No ifs or buts for media tribunal - only when
ANC's disturbing disrespect and contempt for anyone who disagrees with it goes on display at Press Freedom Commission
THERE they sat - the three brave ANC leaders who had come to put print media in its place.
Jessie Duarte, Gwede Mantashe and Jackson Mthembu came armed with their power-point presentation to illustrate why mainstream newspapers' freedom must be curtailed.
For some reason I had expected the recreation hall in Braamfontein, Johannesburg, to be packed with observers on Tuesday morning for the Press Freedom Commission hearings. But, as the ANC made its submission, there were probably more journalists in the room than all the commissioners, staff and observers together.
As I sat listening to Duarte reading out the presentation, I wondered how we had arrived at this hostile standoff? I had arrived in Johannesburg in 1994 and watched the world's media cover and celebrate the birth of a new South Africa. To be a journalist in this country after apartheid had died was a seemingly wondrous thing.
But here we are almost 18 years later, at a crossroads, an intractable place where we, the media, stand on one side of the road, being stared down by an antagonistic ruling party who believes we are a law unto ourselves, a menace to society.
What exactly are we guilty of when the ANC insists that we must be held accountable for our misdeeds, that we are untransformed on both racial and gender fronts, that we make it our mission to hold up a distorted mirror of South African society?
Am I always proud of my industry? No, I am not.
Do we always do the right thing? No, we do not.
But are we to blame for the conditions on which we report - maladministration, corruption, service-delivery protests, an inefficient bureaucracy, questionable decisions made in Luthuli House and the Union Buildings?
Did we invent the death of Andries Tatane when police fired on protesters in Ficksburg? Did we invent the scandalous conduct of officials who awarded multimillion-rand contracts for police offices?
For that matter, did we invent the fact that Duarte drove a car without a licence, or that Mthembu was stopped by police for drunken driving?
But we are held up as the scavengers of misery and the inept distributors of negativity.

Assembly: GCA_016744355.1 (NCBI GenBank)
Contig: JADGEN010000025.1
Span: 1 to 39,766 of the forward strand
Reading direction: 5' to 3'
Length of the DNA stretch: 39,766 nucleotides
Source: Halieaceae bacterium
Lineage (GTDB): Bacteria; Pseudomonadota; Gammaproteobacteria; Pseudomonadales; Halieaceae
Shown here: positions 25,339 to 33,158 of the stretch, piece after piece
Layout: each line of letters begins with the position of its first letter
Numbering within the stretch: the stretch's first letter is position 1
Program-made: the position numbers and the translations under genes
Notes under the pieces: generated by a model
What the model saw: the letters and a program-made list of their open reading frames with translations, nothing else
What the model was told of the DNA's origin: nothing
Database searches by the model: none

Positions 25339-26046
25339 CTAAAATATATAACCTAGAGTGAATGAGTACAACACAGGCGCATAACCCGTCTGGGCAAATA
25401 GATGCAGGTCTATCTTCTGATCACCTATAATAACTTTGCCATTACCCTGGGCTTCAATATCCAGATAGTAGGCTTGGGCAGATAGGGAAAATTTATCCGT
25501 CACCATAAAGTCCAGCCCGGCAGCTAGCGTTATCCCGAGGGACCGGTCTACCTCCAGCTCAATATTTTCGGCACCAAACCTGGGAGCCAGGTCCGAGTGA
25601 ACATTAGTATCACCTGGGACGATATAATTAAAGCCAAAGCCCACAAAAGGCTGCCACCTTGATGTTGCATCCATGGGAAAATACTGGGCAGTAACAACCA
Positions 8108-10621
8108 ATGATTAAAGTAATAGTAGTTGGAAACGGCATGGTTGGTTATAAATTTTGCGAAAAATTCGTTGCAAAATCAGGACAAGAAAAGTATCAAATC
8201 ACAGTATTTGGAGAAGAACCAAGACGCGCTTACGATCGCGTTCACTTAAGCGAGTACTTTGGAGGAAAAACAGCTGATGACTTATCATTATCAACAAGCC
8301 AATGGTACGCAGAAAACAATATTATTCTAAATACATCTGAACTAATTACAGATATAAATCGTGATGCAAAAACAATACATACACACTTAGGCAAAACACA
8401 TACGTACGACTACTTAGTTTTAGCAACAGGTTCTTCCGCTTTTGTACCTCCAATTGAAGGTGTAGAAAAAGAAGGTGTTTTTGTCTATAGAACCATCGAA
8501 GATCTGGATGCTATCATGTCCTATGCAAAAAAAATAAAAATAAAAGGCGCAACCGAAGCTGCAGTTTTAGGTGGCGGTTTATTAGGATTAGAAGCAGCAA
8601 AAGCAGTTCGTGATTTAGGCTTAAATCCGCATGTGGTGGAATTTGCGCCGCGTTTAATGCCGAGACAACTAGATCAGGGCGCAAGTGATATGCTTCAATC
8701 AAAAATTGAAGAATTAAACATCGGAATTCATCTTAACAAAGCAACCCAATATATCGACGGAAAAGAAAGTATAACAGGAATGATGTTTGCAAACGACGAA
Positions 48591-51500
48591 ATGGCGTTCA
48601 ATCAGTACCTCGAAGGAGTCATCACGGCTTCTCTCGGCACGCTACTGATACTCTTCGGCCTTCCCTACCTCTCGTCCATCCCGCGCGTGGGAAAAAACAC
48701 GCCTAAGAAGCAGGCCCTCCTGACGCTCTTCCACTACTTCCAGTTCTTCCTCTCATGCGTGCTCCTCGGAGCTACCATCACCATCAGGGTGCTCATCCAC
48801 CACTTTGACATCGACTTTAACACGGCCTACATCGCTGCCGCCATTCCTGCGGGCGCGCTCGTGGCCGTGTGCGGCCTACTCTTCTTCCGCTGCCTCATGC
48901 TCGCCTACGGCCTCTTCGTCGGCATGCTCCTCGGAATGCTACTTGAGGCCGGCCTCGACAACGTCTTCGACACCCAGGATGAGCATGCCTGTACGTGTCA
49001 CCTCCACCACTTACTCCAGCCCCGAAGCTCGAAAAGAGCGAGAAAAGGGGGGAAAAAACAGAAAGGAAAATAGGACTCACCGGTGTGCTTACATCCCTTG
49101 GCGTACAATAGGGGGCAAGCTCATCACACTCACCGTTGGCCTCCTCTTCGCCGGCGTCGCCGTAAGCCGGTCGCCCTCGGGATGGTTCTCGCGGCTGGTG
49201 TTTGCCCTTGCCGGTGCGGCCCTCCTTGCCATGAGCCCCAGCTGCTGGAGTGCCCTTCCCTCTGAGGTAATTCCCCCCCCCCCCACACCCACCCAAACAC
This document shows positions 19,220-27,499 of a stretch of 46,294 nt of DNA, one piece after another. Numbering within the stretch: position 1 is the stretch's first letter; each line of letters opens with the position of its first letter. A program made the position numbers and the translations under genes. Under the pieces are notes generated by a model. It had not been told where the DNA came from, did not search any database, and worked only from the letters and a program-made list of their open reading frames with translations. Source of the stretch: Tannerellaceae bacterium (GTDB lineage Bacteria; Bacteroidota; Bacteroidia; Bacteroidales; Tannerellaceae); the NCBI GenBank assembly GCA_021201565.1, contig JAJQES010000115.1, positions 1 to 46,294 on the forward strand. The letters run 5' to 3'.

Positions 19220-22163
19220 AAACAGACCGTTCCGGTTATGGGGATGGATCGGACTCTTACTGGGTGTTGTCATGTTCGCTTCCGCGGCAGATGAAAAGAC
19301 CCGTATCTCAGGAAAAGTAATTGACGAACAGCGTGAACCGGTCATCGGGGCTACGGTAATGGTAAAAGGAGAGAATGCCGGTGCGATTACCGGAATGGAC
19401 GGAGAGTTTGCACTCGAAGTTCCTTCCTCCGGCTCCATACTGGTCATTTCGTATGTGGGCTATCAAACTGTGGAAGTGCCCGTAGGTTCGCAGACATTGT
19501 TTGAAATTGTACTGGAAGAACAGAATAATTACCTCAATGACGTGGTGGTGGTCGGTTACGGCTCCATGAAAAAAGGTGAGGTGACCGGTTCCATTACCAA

There were two moments during the ANC's submission when I realised that, whatever we said, however we defended our position of self-regulation, a media tribunal was no longer "just" an idea. It was coming our way - of that the ANC was certain.
The realisation came when Duarte and Mthembu challenged former chief justice Pius Langa, who chairs the commission. He had just asked if the tribunal, with a suggested parliamentary oversight, could then really be interpreted as independent?
Duarte sniped back: "What is of concern to us is that an eminent person like yourself would have a concern about parliament's oversight in its entirety, and it is not entirely true that parliament cannot be an independent oversight body."
Then Mthembu asked Justice Langa if he believed in no media accountability at all.
Justice Langa quickly answered: "No, no, I did not mean that."
Wrapped in that brief interaction was a disturbing disrespect and a sense of contempt for anyone who dares to disagree with the ANC's position on the media.
The ANC three left the room, stopping here, stopping there. Mantashe stopped at Joe Thloloe, the man they had just described as having no real power as the press ombudsman. Then it was over and they left.
The only irony I could find on Tuesday came from elsewhere in the country, in the reports from Guguletu, in Cape Town, where the ANC had taken its Protection of State Information Bill for public comment.
In Guguletu, it was the unpretentious displeasure of the electorate holding court, insisting on talking about issues of delivery rather than issues of press restrictions.
Mlungisi Bleki, a resident of Crossroads settlements, said: "I see this bill as being an instrument to oppress people who are having nothing and no work. It is taking us backwards to the period of [a] government of suffering - or the apartheid government."
The undertaking by the ANC's Kgalema Motlanthe, in October 2010, that a review of the powers of the Press Ombudsman - then under way - would help determine if there was a need for a tribunal, no longer seems to have any meaning.
''If the process of reviewing the self-regulatory mechanisms produces mechanisms that can address the concerns about its shortcomings, we see no difficulty in accepting that right product, whatever it is, so we are in a sense allowing the space for the media to attend to that challenge," Motlanthe had said in October.
The tribunal will become a reality. It will alter the way we work. Between the info bill and the tribunal, we will either be imprisoned or fined.
I sense that my government wants me to be the child in its grotesque caricature of a family who obeys.
Pity, then, the ANC couldn't even control the one child Jacob Zuma said could be president of our country one day.